Nostalgic but exciting
Force the Hand of Chance is an album by Psychic TV originally released in the 1980s that has been reissued and is available for the first time on vinyl in about 25 years. It boasts a “remastering,” yet there is new packaging, artwork, and it is accompanied by the release of new LP Alienist, which became available on August 18th. The LP consists of only four songs, but they are worth checking out. The band is also playing live again and their dates are available on Psychic TV’s website.
Many people consider Force the Hand of Chance to have something for everyone: transcendent strings, fantastic guest vocals, incredible production and genre-spanning arrangements – so perhaps it does. It was certainly a notable album during it’s time. Its greatness is owed to the many talented minds who worked on it, namely front person Genesis P-Orridge, Andrew Poppy (strings), Alex Fergusson, Marc Almond (guest vocals) and engineer Ken Thomas (Lemon Kittens, Sigur Rós, etc). It consists of eight songs, each very different, but each one plays a necessary part of the complete whole. Accompanying the original release was an all-instrumental LP (Psychic TV Themes) which incorporated some very innovative techniques and instruments for the ’80s.
The strange, new, and different pervade this album, which should come as no surprise to its fans. Psychic TV has always been a little unclassifiable, which is the only way Genesis P-Orridge, their band mates and their followers would have them. Of P-Orridge, a former English teacher wrote, “[S/he] seems to live in a completely different universe to the rest of us. Very weird but very intelligent.” This statement also accurately describes Psychic TV. The band is masterful with the way they wield their musical strengths, but they do so in unexpected ways. All of this is very apparent when listening to Force the Hand of Chance.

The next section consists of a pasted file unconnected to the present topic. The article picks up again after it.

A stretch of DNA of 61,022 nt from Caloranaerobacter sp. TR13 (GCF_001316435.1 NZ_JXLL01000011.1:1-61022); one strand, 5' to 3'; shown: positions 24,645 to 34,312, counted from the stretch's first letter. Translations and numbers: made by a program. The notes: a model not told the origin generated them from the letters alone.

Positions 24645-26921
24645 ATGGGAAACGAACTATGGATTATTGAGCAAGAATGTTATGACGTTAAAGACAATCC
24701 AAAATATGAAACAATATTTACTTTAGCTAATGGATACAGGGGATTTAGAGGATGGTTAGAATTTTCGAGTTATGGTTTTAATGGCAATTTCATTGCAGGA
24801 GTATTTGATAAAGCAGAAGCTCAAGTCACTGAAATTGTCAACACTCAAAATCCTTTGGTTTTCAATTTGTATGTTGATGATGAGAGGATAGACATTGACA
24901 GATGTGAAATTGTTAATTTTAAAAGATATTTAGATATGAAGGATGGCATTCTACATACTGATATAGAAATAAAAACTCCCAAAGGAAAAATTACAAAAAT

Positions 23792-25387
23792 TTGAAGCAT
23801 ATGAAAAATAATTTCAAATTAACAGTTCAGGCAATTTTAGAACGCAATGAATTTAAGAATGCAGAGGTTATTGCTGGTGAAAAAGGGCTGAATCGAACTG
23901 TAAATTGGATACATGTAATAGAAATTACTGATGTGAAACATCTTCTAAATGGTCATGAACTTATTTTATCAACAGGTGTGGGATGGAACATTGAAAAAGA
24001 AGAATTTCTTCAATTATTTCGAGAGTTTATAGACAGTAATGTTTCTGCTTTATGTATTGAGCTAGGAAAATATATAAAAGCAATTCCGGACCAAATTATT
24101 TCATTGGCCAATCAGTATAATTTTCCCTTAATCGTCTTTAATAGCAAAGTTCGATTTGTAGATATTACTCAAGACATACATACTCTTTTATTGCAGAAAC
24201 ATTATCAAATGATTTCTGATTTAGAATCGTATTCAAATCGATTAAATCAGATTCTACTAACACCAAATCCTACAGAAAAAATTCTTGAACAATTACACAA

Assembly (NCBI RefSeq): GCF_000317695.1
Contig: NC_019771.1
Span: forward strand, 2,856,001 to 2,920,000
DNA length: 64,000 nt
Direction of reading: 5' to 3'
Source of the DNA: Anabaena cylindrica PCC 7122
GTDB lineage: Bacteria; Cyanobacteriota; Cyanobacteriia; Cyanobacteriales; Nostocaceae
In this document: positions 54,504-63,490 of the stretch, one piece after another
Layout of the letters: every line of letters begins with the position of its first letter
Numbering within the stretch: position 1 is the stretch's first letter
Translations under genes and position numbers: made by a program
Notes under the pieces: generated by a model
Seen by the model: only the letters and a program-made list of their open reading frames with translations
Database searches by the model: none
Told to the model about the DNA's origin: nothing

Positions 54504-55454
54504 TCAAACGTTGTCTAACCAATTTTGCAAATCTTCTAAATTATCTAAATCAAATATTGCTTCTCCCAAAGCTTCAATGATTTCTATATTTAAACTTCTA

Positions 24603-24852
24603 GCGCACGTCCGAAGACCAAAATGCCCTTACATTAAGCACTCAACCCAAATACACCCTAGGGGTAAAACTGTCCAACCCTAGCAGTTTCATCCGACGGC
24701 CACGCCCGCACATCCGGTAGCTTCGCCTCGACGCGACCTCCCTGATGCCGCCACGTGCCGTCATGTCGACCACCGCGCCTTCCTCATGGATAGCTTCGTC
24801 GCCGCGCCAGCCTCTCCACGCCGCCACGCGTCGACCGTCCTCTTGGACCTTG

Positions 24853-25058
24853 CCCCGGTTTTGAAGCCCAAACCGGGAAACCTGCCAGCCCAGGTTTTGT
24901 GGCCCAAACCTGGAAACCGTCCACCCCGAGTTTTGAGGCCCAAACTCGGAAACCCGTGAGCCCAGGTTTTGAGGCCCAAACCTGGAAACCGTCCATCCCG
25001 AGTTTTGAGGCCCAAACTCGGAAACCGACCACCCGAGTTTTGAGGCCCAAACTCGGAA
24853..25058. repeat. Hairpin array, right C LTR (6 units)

There have been additions to the album and other re-releases, all with their own pros and cons (there has been an advertisement for another album, weird bonus tracks, faulty audio tracking and cheap packaging, among other problems), but this year’s reissue seems to be an exception. It is a solid reproduction of the original release- which, quite honestly, is a breath of fresh air. Unfortunately, it does not seem to come with the instrumental LP, but that can be overlooked because of its release on vinyl. For those hardcore fans, this is the first time in about 25 years that you can get your hands on Psychic TV’s most popular album in this format and it’s worth it, too – it’s just how Psychic TV should be listened to.
The music of this album has been reviewed many, many times, but it is worth mentioning yet again. Force the Hand of Chance is an absolute must-listen. Not only is the music, mixing and lyricism great (for the ’80s, it’s spectacular), but this record marks a turning point in alternative music’s history: the formal acceptance of industrial music. From the first track, “Just Drifting,” a wonky, string-centric, almost folksy tune, to woodwind-laden, spoken-word “Message from the Temple,” melodies, samples and beats are used in beguiling, enchanting ways. P-Orridge’s voice is both unsettling and deeply charming. It makes you want to keep listening, but it also gets you thinking- what exactly is s/he trying to convey? The vocals, in addition to being flat-out weird, are warm and occasionally, even funny. S/he has a beautiful voice and though it’s an unconventional beauty, that doesn’t make it any less marvelous.
It’s difficult to tell whether or not we should take this album seriously. On one hand, it is the predecessor of an entire genre, and on the other, this is the product of the most creative and slightly silly artists imaginable. What is clear is that Force the Hand of Chance is a record that has stood the test of time, literally. It is a classic for good reason. The poppy “Stolen Kisses,” with guest artist Marc Almond, and the overwhelmingly moody “Guiltless” both give us the range of emotion Force the Hand of Chance can evoke. Musically (or at least regarding the technical aspects of it), this album is gorgeous. Everything is in sync- the harmonies, samples, melodies, themes, production- everything. Cerebrally, it is something else. And it’s amazing.
For forever-fans and newcomers alike, Force the Hand of Chance is a quality album. Its music you can lose yourself in and this reissue lets us listen to it exactly the way it should be.